Expansion of HSCs
Due to low efficiency of gene correction of current genome editing protocols and because sufficient autologous HSCs for genetic modification are unavailable in patients with bone marrow failure syndromes, clinical application of this technology depends on our ability to efficiently expand HSCs prior to and following genetic correction to allow sufficient numbers of HSCs for transplantation. Yet, currently employed ex vivo culture systems fail to efficiently expand adult HSCs. The inability to expand adult HSCs ex vivo is due in part to the inability of current culture systems to recapitulate the complex and often non-discrete signaling components of the microenvironment. A programmable 3-dimensional (3D) silk scaffold that mimics the bone marrow niche in several ways, such as extracellular matrix composition, topography, shear force, elasticity and hypoxic conditions, is being developed in Dr. Larochelle’s lab for the maintenance and expansion of HSCs by systematically investigating various combinations of known microenvironmental cues and in combination with novel signaling identified in the context of ongoing studies, including Notch signaling, hypoxia, epigenetic modifiers (DNMT3A, Tet2), angiogenin, and signaling pathways induced by small molecules (e.g. Eltrombopag, UM729).
Derivation of HSCs from pluripotent stem cells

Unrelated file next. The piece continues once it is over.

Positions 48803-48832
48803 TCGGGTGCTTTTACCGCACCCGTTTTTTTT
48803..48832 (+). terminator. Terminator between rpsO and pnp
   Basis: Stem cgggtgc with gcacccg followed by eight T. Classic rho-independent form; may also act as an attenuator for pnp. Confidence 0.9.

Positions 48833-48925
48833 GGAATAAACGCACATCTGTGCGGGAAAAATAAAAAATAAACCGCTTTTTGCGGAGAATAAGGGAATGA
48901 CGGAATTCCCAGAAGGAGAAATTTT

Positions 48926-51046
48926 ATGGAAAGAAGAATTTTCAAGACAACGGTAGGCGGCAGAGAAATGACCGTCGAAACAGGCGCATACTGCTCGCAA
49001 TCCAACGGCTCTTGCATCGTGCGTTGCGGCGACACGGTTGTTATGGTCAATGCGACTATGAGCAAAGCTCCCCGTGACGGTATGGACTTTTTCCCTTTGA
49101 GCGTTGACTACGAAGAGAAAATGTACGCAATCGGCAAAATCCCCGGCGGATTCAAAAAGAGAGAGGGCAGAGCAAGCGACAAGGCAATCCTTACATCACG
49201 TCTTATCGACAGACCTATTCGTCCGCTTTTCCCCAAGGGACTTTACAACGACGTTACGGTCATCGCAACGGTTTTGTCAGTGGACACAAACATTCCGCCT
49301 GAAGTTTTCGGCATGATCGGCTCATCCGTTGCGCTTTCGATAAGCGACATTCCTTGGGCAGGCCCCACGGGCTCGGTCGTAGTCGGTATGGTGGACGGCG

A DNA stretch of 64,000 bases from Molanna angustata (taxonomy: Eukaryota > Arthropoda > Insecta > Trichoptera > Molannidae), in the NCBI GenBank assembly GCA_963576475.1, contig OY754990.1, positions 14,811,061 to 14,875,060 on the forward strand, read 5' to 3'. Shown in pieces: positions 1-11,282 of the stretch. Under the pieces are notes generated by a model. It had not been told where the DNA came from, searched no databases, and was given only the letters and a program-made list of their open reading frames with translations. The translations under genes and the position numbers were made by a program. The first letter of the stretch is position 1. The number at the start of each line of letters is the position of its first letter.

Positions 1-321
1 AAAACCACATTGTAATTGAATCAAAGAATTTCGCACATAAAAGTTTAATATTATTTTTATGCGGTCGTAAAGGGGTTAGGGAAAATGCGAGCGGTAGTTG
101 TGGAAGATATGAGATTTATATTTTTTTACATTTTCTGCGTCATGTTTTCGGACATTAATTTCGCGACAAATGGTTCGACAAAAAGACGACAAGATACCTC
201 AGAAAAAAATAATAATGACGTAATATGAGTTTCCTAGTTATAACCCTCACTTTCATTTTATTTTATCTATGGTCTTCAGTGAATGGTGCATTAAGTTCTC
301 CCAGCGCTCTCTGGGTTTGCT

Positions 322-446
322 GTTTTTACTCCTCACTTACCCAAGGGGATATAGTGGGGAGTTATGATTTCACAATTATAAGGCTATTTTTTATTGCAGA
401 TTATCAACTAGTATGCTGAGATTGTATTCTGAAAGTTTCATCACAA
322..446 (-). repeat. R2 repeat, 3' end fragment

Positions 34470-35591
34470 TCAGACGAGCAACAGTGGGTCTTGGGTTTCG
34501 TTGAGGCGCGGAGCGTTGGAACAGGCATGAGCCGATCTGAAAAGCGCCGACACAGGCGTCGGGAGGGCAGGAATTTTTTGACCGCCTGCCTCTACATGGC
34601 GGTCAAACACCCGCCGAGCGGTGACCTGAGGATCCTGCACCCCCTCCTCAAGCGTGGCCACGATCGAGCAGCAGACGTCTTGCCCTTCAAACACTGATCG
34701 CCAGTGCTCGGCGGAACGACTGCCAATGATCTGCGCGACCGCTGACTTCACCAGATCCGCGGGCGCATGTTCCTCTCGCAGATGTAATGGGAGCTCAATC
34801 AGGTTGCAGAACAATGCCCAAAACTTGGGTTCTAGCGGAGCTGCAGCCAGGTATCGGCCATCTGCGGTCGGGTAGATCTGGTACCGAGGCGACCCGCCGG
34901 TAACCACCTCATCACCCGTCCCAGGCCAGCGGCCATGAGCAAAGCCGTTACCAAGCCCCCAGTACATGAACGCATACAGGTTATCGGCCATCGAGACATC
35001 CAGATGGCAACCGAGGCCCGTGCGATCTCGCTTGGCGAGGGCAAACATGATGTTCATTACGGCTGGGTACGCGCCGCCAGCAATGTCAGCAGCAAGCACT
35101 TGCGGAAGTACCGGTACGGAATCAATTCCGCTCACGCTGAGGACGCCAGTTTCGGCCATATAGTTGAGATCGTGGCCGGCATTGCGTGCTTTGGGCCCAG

With the development of induced pluripotent stem cells (iPSCs) technologies via transient expression of embryonic stem cell (ESC) transcription factors in somatic cells emerged the concept of generating iPSCs from an individual patient, correcting the genetic defect3 using genome editing approaches (e.g. CRISPR/Cas9), and differentiating the disease-free iPSCs into transplantable HSCs. The ability to generate an endless supply of matched, tailor-made HSCs for autologous transplantation would be a revolution in clinical hematology. However, despite significant advances toward clinical applications, protocols to derive HSCs from iPSCs are inefficient at producing functional HSCs required for clinical applications. Dr. Larochelle’s group is currently investigating a scalable culture system for hematopoietic differentiation of human iPSCs derived from normal individuals and subjects with inherited blood disorders. Single cell transcriptome comparison of bona fide HSCs and hematopoietic cells generated using this culture system will allow the identification of essential genetic programs that current differentiation protocols fail to activate. Ultimately, these studies will lead to optimized methodologies for the generation of definitive human HSCs with high-level, multilineage, long-term, hematopoietic reconstitution for therapeutic applications.